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Wage Garnishment for Child Support

Posted on in Divorce

wage garnishment for child support, Crystal Lake Family Law AttorneysWhen a court orders a parent to pay child support, there is no guarantee that the child support will ever be paid. In some cases, this is because the parent who owes the child support cannot legitimately make payments due to his or here financial circumstances. However, in other cases it is because the parent chooses not to make payments. When child support is not paid, parents who are supposed to receive child support can try to seek the money through garnishment.

Illinois law allows a person's wages to be garnished to satisfy a child support order when the person falls behind in payments. Upon failure to make payments, the parent who is supposed to be receiving payments can send a Notice to Withhold Income for Support to the delinquent parent's employer asking the employer to withhold the amount owed directly from his or her paycheck.

Once the employer makes the necessary withholdings, the money is sent to the State Disbursement Unit and forwarded to the parent who is owed support. If the employer does not send the withheld funds to the disbursement unit in a timely manner, the employer may be subject to fines for each day's delay.

If the original child support order included provisions allowing garnishment, the parent seeking payments may not have to return to court in order to pursue garnishment. Notice to Withhold Income for Support forms from Illinois can be served upon an employer in any state and still be considered valid.

Parents should also keep in mind that money owed for back child support, that is, for missed child support payments, still has to be paid even after the child in question is no longer a minor. In addition, the money is still owed even if the parent owing the child support files for bankruptcy.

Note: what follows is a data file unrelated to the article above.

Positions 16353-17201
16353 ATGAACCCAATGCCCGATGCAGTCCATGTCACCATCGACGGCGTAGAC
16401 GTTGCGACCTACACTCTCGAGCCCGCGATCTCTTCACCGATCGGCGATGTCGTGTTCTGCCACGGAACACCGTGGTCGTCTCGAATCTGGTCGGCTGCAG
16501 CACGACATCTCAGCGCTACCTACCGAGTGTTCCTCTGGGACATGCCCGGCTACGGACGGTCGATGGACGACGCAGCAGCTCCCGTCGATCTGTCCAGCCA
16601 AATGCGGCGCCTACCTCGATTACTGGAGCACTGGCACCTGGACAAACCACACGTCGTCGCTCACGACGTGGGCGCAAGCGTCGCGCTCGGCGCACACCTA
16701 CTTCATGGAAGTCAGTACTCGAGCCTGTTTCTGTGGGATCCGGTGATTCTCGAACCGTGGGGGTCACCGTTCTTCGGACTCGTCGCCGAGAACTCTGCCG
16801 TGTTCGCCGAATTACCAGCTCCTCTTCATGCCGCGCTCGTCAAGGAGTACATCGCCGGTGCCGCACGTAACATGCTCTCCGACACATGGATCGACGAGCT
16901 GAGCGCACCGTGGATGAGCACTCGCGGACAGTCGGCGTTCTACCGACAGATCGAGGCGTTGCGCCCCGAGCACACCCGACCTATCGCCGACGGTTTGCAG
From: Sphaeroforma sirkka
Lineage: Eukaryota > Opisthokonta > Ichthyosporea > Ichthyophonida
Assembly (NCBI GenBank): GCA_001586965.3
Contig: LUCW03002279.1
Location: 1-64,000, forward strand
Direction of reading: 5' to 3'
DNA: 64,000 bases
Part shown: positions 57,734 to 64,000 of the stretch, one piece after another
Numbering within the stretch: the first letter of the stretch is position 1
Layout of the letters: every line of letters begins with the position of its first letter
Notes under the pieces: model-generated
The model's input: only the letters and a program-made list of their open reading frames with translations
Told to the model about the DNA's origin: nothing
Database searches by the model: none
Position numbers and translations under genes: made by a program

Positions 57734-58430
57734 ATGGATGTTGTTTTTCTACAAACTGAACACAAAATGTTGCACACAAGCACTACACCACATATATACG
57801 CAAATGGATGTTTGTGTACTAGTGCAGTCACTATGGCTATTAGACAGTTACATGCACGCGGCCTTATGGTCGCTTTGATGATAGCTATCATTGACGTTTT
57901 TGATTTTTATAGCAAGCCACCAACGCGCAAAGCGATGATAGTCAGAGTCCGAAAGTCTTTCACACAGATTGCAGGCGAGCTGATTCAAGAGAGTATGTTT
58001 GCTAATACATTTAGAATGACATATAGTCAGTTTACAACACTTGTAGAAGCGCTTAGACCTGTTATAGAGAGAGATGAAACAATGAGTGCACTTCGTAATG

If a parent is not working or becomes unemployed after the child support is ordered, he or she may petition the court to reduce the amount owed in child support. A judge may grant such a request temporarily and ask the parent to show that he or she is actively looking for work. Conversely, if the parent receiving support learns that the supporting parent has an increase in income, the former can petition the court for an increase in the amount of child support.

Let Us Assist You

If a court ordered your former spouse to pay child support, but he or she has not been making the payments, or you would like to seek an adjustment based on your former spouse's increased income, you should consult a family law attorney for guidance on how to proceed. Contact the compassionate and experienced Crystal Lake family law attorneys at our law office for a consultation on your case.




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